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Exposure at Default




       

 

 


 
Exposure at Default

 


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If an asset suffers from a lower valuation or a loan defaults, the Exposure at Default figure is how much the firm will lose as a result of the default. The loss is contingent upon the amount to which the bank was exposed to the borrower at the time of default, commonly expressed as Exposure at Default (EAD)

Exposure At Default (EAD) is a measure of potential exposure (in currency) as calculated by a Basel Credit Risk Model for the period of 1 year or until maturity whichever is soonest.

A bank must provide an estimate of the exposure amount for each transaction (commonly referred to as Exposure at Default (EAD) in banks’ internal systems. All these loss estimates should seek to fully capture the risks of an underlying exposure.

For retail bank exposures, any change of a facility (e.g. extending the life of a mortgage to reduce monthly payments) is regarded as a default, so long as such reaging is undertaken in distressed circumstances to stop a customer not paying their mortgage at all.

This value is calculated taking account of the underlying asset, forward valuation, facility type and commitment details. This value does not take account of guarantees, collateral or security (i.e. ignores Credit Risk Mitigation Techniques with the exception of on-balance sheet netting where the effect of netting is included in Exposure At Default).

In most cases EAD will equal the nominal amount of the facility, but for certain facilities (e.g. those with undrawn commitments) it will include an estimate of future lending prior to default. Again as with LGD, under the foundation methodology EAD is estimated through the use of standard supervisory rules.

In the advanced methodology, the bank itself determines the appropriate EAD to be applied to each exposure, on the basis of robust data and analysis which is capable of being validated both internally and by supervisors. Thus a bank using internal EAD estimates for capital purposes might be able to differentiate EAD values on the basis of a wider set of transaction characteristics (e.g. product type) as well as borrower characteristics. As with PD and LGD estimates, these values would be expected to represent a conservative view of long-run averages, although banks would be free to use more conservative estimates. A bank wishing to use its own estimates of EAD will need to demonstrate to its supervisor that it can meet additional minimum requirements pertinent to the integrity and reliability of these estimates.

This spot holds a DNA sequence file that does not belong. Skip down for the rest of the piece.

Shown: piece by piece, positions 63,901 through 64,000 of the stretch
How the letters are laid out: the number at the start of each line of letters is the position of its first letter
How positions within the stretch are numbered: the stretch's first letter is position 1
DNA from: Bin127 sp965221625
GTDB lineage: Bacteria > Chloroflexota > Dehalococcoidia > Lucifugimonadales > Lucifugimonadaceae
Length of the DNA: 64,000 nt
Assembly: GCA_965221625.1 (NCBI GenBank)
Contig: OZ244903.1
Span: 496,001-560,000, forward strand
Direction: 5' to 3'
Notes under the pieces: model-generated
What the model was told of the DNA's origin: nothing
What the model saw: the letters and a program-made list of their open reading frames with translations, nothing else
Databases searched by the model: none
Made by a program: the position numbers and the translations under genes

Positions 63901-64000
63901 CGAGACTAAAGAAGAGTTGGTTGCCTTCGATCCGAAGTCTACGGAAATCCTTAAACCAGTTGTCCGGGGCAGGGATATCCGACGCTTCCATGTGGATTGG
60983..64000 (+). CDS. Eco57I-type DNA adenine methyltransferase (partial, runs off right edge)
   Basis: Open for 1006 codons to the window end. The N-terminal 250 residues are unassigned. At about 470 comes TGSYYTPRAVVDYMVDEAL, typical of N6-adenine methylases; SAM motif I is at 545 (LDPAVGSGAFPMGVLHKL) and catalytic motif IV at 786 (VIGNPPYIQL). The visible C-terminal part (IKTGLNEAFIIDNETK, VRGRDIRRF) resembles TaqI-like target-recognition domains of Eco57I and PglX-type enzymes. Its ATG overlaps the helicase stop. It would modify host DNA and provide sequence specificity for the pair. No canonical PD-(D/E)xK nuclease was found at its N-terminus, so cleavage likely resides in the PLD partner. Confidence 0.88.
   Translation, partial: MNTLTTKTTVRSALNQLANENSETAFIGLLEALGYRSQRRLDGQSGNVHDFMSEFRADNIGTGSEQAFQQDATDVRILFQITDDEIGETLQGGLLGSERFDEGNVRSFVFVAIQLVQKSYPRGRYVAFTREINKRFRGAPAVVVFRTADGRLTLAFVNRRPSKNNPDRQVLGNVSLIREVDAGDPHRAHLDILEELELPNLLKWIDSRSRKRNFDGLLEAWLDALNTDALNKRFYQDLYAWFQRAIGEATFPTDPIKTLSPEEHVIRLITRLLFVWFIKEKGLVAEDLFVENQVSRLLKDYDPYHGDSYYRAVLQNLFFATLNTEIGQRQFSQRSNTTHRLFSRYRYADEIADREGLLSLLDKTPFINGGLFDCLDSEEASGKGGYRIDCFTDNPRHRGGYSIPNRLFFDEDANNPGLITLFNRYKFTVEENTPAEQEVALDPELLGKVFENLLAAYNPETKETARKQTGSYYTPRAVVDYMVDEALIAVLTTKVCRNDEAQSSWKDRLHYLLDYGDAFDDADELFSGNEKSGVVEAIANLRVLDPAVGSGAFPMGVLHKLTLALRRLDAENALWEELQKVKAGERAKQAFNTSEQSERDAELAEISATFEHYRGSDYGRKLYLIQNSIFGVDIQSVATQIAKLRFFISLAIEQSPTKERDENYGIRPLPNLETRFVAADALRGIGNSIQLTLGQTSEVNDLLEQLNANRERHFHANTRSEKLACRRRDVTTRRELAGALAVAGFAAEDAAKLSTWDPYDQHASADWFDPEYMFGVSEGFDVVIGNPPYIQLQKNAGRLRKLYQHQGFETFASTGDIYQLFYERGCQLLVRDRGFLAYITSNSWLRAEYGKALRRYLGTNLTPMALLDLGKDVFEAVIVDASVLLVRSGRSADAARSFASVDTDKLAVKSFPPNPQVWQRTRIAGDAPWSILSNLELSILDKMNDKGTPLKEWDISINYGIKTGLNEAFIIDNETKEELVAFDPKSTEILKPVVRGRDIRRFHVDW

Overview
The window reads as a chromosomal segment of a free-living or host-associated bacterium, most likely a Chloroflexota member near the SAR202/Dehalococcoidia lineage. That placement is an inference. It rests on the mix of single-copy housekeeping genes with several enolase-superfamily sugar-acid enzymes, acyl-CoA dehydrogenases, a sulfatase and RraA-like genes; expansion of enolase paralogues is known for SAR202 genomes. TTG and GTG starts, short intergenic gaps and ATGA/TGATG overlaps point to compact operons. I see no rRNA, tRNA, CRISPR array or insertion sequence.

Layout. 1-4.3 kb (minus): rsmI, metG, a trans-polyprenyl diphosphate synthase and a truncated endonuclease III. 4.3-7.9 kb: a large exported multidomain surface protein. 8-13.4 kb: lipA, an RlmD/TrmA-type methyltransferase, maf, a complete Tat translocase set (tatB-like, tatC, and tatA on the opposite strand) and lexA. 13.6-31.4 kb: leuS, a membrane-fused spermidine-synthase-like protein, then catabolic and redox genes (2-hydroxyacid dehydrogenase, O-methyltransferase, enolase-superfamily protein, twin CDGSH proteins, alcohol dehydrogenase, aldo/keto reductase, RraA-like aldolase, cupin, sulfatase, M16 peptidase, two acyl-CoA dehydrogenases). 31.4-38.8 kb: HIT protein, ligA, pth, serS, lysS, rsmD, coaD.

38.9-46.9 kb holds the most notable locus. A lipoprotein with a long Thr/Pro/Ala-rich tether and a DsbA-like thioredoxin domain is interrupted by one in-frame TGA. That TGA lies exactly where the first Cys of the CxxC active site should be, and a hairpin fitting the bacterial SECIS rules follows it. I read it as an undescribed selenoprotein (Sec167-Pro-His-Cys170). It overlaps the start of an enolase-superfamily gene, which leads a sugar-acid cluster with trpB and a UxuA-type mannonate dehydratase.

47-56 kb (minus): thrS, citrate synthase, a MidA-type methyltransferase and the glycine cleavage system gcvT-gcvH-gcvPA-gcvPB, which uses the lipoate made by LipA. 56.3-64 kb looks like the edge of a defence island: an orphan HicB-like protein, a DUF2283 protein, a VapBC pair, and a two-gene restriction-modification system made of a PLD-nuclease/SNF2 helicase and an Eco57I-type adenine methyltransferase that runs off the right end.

For a risk weight derived from the IRB framework to be transformed into a risk weighted asset, it needs to be attached to an exposure amount. This can be seen as an estimation of the extent to which a bank may be exposed to a counterparty in the event of, and at the time of, that counterparty’s default. In many banks’ internal credit systems, this is expressed as estimated exposure at default (EAD).

For on-balance sheet transactions, EAD is identical to the nominal amount of exposure. On-balance sheet netting of loans and deposits of a bank to a corporate counterparty will be permitted to reduce the estimate of EAD on an exposure subject to the same conditions as under the standardised approach. For off-balance sheet items, there are two broad types which the IRB approach needs to address: transactions with uncertain future drawdown, such as commitments and revolving credits, and OTC foreign exchange, interest rate and equity derivative contracts.

All estimates of EAD should be calculated net of any specific provisions a bank may have raised against an exposure

These requirements are very similar to the those for own-estimates of LGD. Banks are free to use their own estimates of EAD on facilities with uncertain drawdown, subject to meeting these requirements. As with LGD, these requirements are not prescriptive in terms of the factors which banks must consider in the assignment of exposures to EAD categories (e.g. facility types). Instead, the onus is on the bank to demonstrate that the criteria it uses are plausible and intuitive and can be supported by evidence.

In terms of assigning estimates of EAD to broad EAD classifications, banks may use either internal or external data sources. Given the perceived current data limitations in respect of EAD (in particular external sources) a minimum data requirement of 7 years has been set.

 

 

 

 

 

     
       
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